Doing it right, in this case, means keeping the project simple: fresh paint, updated lighting, and repairs to any damage you did to the bathroom over the years. If you can keep the remodel under $5,000 start to finish, you can potentially turn a profit.
But it’s harder than you might think to keep it under $5,000. Once you’ve decided to redo the 1970s-era linoleum floor, it’s so tempting to go with beautiful high-end flooring. New tub taps suddenly become a new tub, complete with jets. And while you’re at it, why not upgrade to a dual-action, environmentally responsible toilet, plus that adorable spout for the sink? All those beautiful ideas in the remodeling magazines can push you to exceed your budget multiple times over.
Mission creep is real in the bathroom upgrade industry. Avoid the temptation if you want your remodel to cover its own costs.
Adding in-suite bathrooms to second or third bathrooms, essentially converting them into master suites of their own, is another costly project that isn’t likely to pay for itself. In most markets, this won’t increase the home value substantially and could reduce buyer interest when it comes time to sell.
If you already need to redo your bathroom — for example replacing broken plumbing or tearing out a carpet to replace with vinyl or tile — including a general update might cost only a little bit more than the major work.
You won’t make a profit on the project as a whole, but you might reduce the net cost with some simple spruce-ups like new light fixtures or an attractive backsplash.
3. Installing a Sunroom Addition
What’s better than a porch or patio? A full, enclosed room with lots of windows that gives you all the sunlight of being outdoors with none of that pesky wind, rain, or other unpleasantness.
There are two kinds of sunroom, called four-season rooms and solariums. They both fill the same role, with a solarium consisting of all-glass walls whereas a sunroom feels like a new room with regular walls and more than the average number of windows.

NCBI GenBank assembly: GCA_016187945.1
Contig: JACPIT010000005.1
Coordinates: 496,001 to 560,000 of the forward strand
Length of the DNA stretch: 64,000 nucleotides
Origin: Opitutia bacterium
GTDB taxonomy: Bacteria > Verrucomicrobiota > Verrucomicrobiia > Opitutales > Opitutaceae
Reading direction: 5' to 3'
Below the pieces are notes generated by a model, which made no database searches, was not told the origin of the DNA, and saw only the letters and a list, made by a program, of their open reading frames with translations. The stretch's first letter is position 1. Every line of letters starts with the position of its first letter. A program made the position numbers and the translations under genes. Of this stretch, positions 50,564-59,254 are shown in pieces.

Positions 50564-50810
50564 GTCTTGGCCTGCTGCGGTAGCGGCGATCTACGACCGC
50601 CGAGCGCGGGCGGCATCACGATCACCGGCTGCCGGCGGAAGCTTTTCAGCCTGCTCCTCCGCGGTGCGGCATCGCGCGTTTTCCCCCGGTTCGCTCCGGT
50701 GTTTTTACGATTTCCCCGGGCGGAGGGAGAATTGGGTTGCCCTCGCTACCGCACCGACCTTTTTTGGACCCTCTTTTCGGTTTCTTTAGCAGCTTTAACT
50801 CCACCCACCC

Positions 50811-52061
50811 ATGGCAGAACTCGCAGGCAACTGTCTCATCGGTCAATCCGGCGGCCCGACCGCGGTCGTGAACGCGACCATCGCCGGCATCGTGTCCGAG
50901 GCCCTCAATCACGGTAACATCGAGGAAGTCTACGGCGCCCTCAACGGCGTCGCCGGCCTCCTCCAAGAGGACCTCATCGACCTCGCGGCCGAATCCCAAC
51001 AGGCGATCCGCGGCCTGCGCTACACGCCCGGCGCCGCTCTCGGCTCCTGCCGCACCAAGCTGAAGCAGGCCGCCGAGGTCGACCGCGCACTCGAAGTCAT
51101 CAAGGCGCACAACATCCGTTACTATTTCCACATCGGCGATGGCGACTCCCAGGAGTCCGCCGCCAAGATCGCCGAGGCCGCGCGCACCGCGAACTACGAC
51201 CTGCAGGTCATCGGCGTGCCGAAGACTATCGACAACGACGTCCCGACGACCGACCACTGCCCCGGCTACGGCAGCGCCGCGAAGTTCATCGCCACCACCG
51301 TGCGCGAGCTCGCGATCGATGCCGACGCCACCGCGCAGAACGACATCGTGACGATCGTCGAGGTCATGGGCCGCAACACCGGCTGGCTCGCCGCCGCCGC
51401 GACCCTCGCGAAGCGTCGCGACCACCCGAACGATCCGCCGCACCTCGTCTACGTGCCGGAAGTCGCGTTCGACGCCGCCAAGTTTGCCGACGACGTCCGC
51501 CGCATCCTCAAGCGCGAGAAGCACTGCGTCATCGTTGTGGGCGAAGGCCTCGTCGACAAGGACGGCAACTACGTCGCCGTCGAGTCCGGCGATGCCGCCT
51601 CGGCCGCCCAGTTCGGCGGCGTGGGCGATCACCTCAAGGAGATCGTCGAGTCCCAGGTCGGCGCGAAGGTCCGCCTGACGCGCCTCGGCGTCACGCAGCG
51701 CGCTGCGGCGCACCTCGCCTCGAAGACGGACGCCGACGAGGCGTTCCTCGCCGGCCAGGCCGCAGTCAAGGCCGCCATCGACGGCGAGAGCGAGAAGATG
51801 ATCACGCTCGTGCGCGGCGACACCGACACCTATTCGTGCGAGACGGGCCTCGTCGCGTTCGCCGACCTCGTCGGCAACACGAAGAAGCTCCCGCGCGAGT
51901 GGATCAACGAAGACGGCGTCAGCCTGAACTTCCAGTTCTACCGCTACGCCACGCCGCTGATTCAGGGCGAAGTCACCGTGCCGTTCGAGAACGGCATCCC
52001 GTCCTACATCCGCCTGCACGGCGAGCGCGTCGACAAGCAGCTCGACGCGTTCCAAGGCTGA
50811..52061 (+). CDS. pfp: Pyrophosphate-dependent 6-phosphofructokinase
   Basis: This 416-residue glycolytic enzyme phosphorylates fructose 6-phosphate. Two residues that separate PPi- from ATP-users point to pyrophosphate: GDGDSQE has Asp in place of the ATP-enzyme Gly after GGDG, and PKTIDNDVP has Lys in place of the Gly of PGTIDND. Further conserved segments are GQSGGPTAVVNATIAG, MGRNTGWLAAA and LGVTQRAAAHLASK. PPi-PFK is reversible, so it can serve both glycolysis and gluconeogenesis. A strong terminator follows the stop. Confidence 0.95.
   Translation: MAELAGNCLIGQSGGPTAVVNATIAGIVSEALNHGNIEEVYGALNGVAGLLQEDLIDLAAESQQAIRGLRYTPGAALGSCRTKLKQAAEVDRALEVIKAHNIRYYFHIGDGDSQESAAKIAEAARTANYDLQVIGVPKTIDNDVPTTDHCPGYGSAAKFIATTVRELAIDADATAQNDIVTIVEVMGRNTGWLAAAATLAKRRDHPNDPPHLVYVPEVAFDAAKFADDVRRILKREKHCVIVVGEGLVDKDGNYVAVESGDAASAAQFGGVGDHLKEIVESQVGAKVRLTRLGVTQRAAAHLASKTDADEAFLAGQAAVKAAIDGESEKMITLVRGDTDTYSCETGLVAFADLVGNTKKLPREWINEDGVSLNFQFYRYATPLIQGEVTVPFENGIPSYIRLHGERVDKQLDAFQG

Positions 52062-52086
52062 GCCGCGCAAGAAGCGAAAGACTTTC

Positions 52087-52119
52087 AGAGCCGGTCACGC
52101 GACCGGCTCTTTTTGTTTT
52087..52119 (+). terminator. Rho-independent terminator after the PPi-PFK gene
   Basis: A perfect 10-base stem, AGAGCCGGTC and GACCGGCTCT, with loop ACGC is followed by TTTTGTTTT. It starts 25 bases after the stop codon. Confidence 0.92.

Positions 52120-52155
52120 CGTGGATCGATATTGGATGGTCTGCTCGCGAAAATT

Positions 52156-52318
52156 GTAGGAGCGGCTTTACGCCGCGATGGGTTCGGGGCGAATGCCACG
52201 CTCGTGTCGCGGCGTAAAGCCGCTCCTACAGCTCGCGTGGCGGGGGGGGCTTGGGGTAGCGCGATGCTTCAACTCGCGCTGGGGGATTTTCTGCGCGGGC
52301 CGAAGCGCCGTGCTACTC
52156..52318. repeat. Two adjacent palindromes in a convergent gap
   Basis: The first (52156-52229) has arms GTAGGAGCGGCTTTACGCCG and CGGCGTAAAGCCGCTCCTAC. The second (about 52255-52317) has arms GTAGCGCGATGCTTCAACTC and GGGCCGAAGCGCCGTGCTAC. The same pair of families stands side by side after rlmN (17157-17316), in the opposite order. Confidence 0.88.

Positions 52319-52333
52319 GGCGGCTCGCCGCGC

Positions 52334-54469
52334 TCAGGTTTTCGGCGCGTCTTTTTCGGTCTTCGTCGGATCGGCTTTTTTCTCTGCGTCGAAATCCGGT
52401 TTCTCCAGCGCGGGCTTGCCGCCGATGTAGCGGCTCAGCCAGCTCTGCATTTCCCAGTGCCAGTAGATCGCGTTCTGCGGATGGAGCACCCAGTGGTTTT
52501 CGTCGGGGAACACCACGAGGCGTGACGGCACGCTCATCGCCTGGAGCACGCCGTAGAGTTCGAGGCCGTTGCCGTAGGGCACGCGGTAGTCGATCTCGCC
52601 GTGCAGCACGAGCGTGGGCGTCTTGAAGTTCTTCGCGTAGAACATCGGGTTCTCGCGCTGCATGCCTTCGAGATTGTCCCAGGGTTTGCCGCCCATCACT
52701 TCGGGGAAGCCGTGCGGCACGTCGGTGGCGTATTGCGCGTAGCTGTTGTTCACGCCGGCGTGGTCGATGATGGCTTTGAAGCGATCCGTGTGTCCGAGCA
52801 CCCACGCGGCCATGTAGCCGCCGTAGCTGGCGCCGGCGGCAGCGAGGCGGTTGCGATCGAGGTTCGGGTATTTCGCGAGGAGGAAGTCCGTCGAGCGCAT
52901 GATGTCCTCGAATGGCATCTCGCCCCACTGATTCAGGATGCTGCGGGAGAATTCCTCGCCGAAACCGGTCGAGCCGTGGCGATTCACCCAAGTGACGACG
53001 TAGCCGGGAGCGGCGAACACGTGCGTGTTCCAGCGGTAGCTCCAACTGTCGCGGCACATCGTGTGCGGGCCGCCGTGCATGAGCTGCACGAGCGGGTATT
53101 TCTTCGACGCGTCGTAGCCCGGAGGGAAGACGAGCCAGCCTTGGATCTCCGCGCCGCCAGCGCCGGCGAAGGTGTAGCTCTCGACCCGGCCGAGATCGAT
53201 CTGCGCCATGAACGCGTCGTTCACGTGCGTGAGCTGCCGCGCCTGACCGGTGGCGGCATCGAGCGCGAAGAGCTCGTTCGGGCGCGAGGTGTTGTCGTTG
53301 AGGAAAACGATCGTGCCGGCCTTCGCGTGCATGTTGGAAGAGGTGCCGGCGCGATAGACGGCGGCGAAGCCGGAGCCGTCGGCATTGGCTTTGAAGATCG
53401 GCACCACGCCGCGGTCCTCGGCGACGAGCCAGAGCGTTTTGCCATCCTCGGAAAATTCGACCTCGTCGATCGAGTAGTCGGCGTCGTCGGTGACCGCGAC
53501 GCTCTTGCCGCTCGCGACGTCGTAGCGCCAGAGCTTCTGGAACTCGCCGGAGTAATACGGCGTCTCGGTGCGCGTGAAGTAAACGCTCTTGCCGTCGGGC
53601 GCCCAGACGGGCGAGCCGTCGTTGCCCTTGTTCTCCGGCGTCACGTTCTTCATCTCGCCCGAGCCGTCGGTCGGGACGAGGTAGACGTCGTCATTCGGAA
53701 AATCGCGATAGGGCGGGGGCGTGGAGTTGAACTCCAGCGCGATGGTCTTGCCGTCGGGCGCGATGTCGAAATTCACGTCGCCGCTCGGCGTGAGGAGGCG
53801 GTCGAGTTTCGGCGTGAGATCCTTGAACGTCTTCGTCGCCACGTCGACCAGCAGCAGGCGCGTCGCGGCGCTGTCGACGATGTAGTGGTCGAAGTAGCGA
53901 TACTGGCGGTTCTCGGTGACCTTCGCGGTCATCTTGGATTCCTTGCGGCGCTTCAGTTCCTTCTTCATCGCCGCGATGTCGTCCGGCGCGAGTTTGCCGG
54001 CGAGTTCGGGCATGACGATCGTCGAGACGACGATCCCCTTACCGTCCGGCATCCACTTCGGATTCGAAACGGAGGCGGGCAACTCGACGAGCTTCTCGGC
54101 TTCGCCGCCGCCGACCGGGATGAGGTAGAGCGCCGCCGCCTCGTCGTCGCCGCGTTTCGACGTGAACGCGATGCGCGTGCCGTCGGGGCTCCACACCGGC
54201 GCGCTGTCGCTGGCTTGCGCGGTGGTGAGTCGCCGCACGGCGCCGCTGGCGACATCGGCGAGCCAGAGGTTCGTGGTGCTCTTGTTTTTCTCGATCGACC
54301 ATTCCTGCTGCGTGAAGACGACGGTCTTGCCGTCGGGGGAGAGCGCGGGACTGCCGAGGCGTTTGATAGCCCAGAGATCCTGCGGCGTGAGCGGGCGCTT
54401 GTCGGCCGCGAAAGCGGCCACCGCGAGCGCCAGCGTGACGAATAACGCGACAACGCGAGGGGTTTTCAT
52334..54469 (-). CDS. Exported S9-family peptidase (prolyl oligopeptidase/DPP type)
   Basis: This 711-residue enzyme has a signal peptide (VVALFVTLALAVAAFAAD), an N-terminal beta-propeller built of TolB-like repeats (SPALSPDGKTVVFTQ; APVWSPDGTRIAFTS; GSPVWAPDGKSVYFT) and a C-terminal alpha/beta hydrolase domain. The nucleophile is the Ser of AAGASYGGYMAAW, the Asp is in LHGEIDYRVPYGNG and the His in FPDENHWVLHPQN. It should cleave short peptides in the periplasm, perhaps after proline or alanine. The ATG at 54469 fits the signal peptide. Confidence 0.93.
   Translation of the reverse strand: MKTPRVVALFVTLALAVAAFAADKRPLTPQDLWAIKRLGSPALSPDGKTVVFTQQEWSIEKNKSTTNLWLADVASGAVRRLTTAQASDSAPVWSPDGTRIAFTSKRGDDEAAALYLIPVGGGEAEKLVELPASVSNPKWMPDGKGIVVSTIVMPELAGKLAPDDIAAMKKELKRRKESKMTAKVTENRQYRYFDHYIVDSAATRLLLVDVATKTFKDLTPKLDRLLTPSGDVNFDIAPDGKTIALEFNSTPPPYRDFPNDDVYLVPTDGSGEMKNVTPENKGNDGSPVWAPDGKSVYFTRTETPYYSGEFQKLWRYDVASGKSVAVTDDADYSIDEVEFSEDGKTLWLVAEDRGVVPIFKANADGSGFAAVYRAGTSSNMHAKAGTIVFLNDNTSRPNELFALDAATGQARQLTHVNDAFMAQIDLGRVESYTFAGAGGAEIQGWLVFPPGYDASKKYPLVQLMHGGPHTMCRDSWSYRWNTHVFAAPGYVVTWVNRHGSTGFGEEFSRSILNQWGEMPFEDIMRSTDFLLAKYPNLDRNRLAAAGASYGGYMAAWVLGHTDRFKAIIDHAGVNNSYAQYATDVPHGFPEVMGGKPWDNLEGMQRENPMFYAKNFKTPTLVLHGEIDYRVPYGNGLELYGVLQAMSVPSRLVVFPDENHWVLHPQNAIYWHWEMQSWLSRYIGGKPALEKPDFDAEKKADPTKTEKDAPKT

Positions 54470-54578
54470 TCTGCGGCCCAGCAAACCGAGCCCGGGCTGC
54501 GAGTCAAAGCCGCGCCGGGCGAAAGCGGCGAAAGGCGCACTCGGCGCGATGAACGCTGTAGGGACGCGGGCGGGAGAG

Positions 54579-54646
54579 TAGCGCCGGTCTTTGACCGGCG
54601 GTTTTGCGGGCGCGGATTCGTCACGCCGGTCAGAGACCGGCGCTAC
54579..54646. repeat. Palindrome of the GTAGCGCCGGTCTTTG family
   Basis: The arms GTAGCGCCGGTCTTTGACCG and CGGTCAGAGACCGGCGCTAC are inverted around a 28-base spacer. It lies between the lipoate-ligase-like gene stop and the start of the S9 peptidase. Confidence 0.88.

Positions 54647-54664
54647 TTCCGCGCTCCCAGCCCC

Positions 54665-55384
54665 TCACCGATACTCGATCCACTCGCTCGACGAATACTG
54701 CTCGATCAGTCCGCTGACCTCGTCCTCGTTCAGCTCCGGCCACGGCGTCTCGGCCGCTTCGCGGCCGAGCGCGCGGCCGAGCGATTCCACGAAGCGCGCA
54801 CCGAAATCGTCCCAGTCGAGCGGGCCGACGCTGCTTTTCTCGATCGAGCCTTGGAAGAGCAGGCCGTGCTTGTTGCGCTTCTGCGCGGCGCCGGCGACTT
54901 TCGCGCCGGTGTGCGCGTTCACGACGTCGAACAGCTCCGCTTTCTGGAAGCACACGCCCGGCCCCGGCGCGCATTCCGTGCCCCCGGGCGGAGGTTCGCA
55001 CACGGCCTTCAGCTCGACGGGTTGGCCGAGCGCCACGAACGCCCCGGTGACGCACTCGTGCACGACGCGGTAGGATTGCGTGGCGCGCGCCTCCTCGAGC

According to Home Advisor, you can expect to pay $25,000 to $80,000 for a four-season room, and between $30,000 and $75,000 for a solarium, with neither figure including the cost of hooking it up to your home’s existing climate control.
The same article estimates you will recoup about half the cost by adding value to your home. That means a net loss of up to $40,000.
The same can be expected for enclosed porches, mudrooms, bay windows, and almost any other project that increases the square footage of your house. These can increase the sale value, but almost never by as much as the additions cost.
If you really want a sunroom, consider a “three-season room.” This is basically a four-season room with uninsulated walls. These cost about half the price of a four-season room installation. It will still lose money overall, but it will lose less money than a fully functional sunroom.
4. Building Spaces for Your Hobbies
This category includes a broad array of home improvement projects, including but not limited to:
- Home theaters
- Home offices
- Sewing rooms
- Man caves
- Libraries and studies
- She sheds
- Built-in aquariums
- Home gyms
- Themed kids’ bedrooms
What they have in common is taking a generic room and changing its structure so it becomes a space devoted to a single interest or hobby. Though these might make great quality of life upgrades for your living space, they hurt your home’s value in two important ways.
First comes the upfront cost. There’s no real average cost for a category this wide, but you will spend four or five figures getting everything just right without adding anything to the home’s general value. You will foot the entire bill.
Second is that your dedicated hobby room can turn away potential homebuyers. When they look at a home theater, they don’t see a room that can be anything they want. They see a home theater, which makes your home less attractive if they don’t want one.
This leaves you two choices: have fewer interested buyers, which drives down your selling price, or pay to remove the work you added to the room.